Aptly titled “Cries in the Dark, ” a ChildLink report has given a detailed and disturbing picture of the lifelong trauma victims of child sexual abuse experience.
The report noted that Child Sexual Abuse is a particularly alarming and distressing type of trauma, because of the shame it instills in victims.
It explained that Child Sexual Abuse occurs when an adult or older child forces, persuades or coerces a child into sexual activities.
Though the act is so alarming, ChildLink’s studies have found that reports continue to increase year after year. In 2014, the Childcare and Protection agency had reported that, of the 3,883 cases it received for that year, 628 were child sexual abuse cases. In 2017, the total number of abuse cases for that year was 4,179, of which 841 were sexual abuse cases; amounting to a growth from 16% of cases in 2014, to 20 percent of cases in 2017. This, the abuse posits, could indicate that more child victims are being enabled and empowered to recount what has happened to them, but that the revelations alone are still daunting.
The report states that “57.7 percent of the victims reported to the Child Advocacy Centres (CACs) had experienced forcible rape, which means physically forced penetration of the child’s vagina, anus or mouth with the abuser’s penis, finger or an object. These acts were sometimes initially quite violent, causing bruising bleeding or tears in sensitive tissues.”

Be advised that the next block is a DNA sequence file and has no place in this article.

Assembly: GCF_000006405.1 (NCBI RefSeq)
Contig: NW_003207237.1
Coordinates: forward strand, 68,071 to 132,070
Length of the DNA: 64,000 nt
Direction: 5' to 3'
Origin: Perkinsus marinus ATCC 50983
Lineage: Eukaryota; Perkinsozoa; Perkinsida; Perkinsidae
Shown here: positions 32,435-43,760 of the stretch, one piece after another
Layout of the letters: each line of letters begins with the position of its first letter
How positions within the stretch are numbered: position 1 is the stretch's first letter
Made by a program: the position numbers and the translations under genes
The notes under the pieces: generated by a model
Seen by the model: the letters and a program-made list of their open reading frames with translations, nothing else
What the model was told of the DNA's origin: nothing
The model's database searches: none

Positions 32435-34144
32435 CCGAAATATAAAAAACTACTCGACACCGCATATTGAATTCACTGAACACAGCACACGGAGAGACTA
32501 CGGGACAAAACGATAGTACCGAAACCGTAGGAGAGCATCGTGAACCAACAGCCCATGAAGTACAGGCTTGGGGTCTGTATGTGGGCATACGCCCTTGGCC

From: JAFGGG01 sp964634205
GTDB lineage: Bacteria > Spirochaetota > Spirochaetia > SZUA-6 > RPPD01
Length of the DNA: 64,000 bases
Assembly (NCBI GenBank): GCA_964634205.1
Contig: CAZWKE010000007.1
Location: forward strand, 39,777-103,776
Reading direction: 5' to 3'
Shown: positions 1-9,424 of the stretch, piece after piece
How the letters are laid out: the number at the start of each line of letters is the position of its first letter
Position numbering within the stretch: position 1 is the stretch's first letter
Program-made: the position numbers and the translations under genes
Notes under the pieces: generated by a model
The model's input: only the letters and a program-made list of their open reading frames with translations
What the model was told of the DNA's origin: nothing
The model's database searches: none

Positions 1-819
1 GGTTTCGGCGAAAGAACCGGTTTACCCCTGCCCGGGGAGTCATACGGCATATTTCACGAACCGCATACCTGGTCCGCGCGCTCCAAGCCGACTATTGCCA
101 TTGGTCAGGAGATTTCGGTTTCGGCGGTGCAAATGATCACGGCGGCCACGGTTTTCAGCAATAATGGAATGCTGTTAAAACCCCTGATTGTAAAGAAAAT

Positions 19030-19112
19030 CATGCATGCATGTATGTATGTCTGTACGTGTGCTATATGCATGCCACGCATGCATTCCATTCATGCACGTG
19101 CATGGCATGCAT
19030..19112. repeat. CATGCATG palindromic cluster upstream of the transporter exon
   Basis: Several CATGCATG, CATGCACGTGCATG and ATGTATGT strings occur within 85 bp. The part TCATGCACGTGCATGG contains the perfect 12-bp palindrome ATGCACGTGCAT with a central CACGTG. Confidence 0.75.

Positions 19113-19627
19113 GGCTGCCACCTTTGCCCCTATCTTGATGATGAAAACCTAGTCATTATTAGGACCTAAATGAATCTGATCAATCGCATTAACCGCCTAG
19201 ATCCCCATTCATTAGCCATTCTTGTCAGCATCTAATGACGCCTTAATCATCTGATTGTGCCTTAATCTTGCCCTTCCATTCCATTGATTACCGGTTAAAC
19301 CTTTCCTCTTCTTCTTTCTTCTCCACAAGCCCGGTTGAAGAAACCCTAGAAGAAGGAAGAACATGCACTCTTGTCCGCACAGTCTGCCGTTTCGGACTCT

“It stated that 18.9 percent of the victims reported to the CACs had experienced sexual contact, consisting of intentional touching of their breasts, bottoms or genitals. Underneath their clothing, or being made to touch the abuser’s genitals.”
“The report added that 12.4 percent experienced statutory rape. That is, they were considered below the age of consent, and were coerced into participating in sexual acts by an older person, without the use of physical force. In some instances, threats of violence formed part of the coercion.”
“According to the report, 4.4 percent of the children referred to the CACs were victims of sexual abuse by an older brother or stepbrother.”
The effects of the abuse were numerous. Victims reported being sad, easily prone to anger, “feeling bad”, thinking about the abuse “all the time”, and feeling depressed. Many victims also reported “spacing out a lot”, referring to dissociation, which is a coping mechanism characterized by mild to severe detachment from reality and their immediate surroundings. Further, the report states that victims described feelings of loss of control over their emotions and their lives, along with nearly constant anxiety.
The reports state that victims experienced constant nightmares, problems with sleeping and eating, flashbacks, numbness, irrational fears incessant crying, and suicidal feelings, including suicide attempts. Participants displayed low self esteem, that they felt bad about themselves, and that “everything was their fault.”
Victims reported increased isolation following instances of abuse. They described keeping to themselves, having no friends, and their families not talking to them. One victim had said that they had “trouble talking to family because they pretend it never happened.”